Comprehensive fine mapping of chr12q12-14 and follow-up replication identify activin receptor 1B (ACVR1B) as a muscle strength gene

An Windelinckx, Gunther De Mars, Wim Huygens, Maarten W. Peeters, Barbara Vincent, Cisca Wijmenga, Diether Lambrechts, Christophe Delecluse, Stephen M. Roth, E. Jeffrey Metter, Luigi Ferrucci, Jeroen Aerssens, Robert Vlietinck, Gaston P. Beunen, Martine A. Thomis

Research output: Contribution to journalArticlepeer-review

Abstract

Muscle strength is important in functional activities of daily living and the prevention of common pathologies. We describe the two-staged fine mapping of a previously identified linkage peak for knee strength on chr12q12-14. First, 209 tagSNPs in/around 74 prioritized genes were genotyped in 500 Caucasian brothers from the Leuven Genes for Muscular Strength study (LGfMS). Combined linkage and family-based association analyses identified activin receptor 1B (ACVR1B) and inhibin Β C (INHBC), part of the transforming growth factor Β pathway regulating myostatin- a negative regulator of muscle mass- signaling, for follow-up. Second, 33 SNPs, selected in these genes based on their likelihood to functionally affect gene expression/function, were genotyped in an extended sample of 536 LGfMS siblings. Strong associations between ACVR1B genotypes and knee muscle strength (P-values up to 0.00002) were present. Of particular interest was the association with rs2854464, located in a putative miR-24-binding site, as miR-24 was implicated in the inhibition of skeletal muscle differentiation. Rs2854464 AA individuals were ∼ 2% stronger than G-allele carriers. The strength increasing effect of the A-allele was also observed in an independent replication sample (n266) selected from the Baltimore Longitudinal Study of Aging and a Flemish Policy Research Centre Sport, Physical Activity and Health study. However, no genotype-related difference in ACVR1B mRNA expression in quadriceps muscle was observed. In conclusion, we applied a two-stage fine mapping approach, and are the first to identify and partially replicate genetic variants in the ACVR1B gene that account for genetic variation in human muscle strength.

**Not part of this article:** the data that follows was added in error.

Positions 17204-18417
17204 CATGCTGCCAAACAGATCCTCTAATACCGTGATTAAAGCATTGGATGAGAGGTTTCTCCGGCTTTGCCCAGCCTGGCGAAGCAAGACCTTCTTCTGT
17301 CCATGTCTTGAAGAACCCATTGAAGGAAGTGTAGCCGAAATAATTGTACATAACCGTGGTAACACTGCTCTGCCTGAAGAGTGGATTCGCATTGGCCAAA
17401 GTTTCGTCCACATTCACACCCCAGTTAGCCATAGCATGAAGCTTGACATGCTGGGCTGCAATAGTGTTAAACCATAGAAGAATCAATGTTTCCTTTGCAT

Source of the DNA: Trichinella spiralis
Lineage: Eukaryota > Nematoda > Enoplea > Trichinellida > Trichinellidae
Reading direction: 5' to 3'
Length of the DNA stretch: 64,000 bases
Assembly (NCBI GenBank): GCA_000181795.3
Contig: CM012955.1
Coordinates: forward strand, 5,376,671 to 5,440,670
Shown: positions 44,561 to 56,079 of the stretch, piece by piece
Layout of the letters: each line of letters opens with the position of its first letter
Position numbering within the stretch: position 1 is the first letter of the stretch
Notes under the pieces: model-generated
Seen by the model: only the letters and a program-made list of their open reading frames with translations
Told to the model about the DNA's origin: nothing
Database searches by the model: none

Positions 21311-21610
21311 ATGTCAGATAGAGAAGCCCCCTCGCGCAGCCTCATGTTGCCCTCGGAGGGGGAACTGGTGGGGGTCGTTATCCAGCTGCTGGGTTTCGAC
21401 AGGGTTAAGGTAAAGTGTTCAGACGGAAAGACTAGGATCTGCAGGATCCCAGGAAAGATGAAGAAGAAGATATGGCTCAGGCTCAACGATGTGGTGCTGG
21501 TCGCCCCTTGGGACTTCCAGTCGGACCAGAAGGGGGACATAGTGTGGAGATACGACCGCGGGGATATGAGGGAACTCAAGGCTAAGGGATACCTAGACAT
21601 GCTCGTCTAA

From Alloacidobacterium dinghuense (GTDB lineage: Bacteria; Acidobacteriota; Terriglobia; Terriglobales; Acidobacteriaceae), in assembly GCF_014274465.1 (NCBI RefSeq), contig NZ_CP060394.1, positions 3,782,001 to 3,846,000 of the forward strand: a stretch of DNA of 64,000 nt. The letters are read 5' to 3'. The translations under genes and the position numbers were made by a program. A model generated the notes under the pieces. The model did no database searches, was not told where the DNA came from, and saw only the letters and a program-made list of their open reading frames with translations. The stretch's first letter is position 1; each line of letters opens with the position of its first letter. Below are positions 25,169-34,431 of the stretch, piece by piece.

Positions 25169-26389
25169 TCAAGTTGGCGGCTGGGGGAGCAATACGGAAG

Original languageEnglish (US)
Pages (from-to)208-215
Number of pages8
JournalEuropean Journal of Human Genetics
Volume19
Issue number2
DOIs
StatePublished - Feb 2011
Externally publishedYes

Keywords

  • combined linkage and association analyses
  • complex trait
  • family-based association
  • genotype/phenotype association

ASJC Scopus subject areas

  • Genetics(clinical)
  • Genetics

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